Madonsela‚ who was a guest speaker at the FNB Business Women’s Breakfast in Durban on Tuesday‚ was not encouraging mischievous behaviour – but rather pushing for women to emulate their 20‚000 counterparts who marched to the Union Buildings on 9 August 1956 to protest against the carrying of passes. Women’s Day pays homage to those women who spoke out against apartheid oppression.
“Those women of 1956 stepped out of line‚ not for success‚ but for pursuing good. Step out of line if you must. In future‚ we may thank you‚” Madonsela told the large gathering of professional and business women.
Madonsela also urged women to “step up and step out” to heal South Africa’s past.
“There is an anger that is brewing in this nation. Women can be the healing force‚” she said.
Madonsela said she had faith in the leadership prowess of women.
“With men in the front‚ a lot of good things have been done‚ but we have inherited a torn world. It’s time to change. But what kind of leadership can change? I think when we lead authentically and ethically.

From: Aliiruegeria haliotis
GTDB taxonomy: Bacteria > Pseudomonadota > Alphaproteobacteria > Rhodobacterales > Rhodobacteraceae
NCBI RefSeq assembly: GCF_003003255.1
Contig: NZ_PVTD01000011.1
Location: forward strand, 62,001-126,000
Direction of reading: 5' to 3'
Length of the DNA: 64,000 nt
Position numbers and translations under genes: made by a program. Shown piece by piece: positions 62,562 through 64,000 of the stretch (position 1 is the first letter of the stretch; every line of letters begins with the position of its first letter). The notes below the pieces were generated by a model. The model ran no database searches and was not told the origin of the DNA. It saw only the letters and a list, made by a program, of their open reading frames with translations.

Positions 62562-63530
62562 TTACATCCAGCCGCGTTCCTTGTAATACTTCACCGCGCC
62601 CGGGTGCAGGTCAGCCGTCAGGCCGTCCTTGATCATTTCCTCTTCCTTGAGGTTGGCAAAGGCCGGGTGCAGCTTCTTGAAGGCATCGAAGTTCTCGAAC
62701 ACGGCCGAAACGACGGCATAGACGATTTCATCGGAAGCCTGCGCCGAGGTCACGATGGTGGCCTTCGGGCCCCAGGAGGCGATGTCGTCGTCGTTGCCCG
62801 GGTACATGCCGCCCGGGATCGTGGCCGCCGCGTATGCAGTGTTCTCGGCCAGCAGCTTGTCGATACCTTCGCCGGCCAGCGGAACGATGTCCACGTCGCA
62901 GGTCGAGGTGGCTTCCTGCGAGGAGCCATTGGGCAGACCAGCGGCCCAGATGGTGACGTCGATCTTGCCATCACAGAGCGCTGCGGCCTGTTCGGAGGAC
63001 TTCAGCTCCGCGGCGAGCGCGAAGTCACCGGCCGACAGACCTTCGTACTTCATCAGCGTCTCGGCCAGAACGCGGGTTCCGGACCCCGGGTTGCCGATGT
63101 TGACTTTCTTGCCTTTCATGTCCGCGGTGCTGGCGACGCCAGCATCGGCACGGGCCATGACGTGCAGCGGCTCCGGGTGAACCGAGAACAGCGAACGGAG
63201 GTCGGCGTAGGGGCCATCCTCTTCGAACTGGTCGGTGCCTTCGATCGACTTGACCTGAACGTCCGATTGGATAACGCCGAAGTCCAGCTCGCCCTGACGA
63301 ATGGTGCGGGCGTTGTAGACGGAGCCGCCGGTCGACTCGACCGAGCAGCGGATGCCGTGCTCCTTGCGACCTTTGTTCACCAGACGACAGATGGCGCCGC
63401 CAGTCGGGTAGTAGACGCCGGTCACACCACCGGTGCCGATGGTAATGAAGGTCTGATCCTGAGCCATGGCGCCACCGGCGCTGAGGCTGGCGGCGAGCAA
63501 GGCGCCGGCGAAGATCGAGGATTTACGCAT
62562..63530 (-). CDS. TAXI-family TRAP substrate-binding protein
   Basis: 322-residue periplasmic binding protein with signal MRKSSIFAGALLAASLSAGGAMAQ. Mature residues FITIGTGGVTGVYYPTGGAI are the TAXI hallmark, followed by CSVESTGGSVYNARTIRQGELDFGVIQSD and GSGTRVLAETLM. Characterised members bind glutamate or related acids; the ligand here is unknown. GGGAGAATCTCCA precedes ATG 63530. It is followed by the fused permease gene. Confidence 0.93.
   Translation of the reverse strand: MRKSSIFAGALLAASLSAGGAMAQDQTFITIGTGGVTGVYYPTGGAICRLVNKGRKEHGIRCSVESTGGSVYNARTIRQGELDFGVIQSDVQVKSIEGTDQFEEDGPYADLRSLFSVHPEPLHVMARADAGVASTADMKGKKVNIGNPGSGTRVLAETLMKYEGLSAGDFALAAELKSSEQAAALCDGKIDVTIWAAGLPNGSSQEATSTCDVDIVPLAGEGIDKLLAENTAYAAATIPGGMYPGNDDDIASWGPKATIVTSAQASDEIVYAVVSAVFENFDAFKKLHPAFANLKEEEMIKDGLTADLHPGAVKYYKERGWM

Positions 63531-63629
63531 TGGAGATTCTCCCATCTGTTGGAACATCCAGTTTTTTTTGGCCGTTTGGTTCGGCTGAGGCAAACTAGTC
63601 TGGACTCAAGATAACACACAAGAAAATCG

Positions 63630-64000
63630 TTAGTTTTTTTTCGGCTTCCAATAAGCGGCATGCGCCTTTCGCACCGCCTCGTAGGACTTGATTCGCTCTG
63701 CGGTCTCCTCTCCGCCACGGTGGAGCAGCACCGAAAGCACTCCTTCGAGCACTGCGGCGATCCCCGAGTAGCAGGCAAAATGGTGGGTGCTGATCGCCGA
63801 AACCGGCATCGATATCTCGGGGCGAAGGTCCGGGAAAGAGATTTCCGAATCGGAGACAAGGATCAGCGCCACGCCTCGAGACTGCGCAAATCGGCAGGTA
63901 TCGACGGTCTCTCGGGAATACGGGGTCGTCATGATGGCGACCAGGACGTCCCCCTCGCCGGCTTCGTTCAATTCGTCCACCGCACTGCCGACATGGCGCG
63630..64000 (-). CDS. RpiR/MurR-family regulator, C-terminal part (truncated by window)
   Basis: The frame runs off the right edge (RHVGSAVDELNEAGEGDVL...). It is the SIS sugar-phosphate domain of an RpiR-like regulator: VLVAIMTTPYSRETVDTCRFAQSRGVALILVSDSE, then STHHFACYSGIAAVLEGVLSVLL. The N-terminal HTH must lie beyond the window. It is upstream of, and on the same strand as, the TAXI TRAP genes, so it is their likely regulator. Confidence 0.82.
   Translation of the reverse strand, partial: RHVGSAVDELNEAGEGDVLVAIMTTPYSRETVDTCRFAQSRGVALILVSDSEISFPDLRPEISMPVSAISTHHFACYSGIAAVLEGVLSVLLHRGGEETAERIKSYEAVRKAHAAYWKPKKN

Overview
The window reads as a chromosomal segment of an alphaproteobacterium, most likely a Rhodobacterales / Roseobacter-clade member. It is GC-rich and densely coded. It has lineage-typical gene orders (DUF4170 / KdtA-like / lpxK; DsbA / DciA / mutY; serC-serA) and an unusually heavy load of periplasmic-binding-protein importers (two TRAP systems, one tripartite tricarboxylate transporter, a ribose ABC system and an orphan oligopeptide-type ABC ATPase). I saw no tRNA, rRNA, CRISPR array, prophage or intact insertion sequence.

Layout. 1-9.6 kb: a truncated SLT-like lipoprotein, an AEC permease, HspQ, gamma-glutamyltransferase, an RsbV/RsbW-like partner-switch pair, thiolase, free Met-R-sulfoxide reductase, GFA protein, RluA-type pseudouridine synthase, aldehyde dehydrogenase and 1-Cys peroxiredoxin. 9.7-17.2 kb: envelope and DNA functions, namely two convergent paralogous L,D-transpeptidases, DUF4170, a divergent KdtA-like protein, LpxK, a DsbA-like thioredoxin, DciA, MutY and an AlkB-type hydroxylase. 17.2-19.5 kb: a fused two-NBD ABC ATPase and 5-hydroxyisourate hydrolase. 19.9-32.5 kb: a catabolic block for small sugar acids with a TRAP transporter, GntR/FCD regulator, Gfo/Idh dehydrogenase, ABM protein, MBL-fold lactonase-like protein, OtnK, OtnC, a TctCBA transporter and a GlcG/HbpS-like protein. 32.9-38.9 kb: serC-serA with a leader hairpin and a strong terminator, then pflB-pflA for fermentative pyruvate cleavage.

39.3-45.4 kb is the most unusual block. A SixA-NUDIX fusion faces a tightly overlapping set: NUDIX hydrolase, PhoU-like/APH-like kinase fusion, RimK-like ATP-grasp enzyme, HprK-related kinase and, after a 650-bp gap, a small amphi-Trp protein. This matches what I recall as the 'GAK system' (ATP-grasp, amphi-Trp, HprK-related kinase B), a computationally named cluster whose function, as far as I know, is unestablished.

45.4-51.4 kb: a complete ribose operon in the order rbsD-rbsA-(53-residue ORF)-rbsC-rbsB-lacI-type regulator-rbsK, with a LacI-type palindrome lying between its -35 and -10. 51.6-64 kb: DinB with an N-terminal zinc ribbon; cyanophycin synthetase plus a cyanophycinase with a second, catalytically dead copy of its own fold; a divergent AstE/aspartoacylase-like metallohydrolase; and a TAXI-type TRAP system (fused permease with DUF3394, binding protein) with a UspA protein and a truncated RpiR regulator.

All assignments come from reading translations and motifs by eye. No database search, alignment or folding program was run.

“There is no doubt that women can lead‚ but they must lead as themselves…lead authentically…not as a proxy of our dear brothers‚” she said.
Touching on her younger years‚ Madonsela admitted she grew up “feeling extremely odd”.
She said she had always questioned everything‚ which was perceived as odd.
“I have that brain that keeps asking questions. I learnt that oddity is good. I learnt that the ultra-odd ones are the ones that changed the world.”
Madonsela warned that attaining success should not be at the expense of ethics.
“If you sell your soul to rise speedily‚ the downward journey will be even faster. Today the worst thing you could do ever is to lose your name. When the sound of your name induces shame‚ that’s sad.”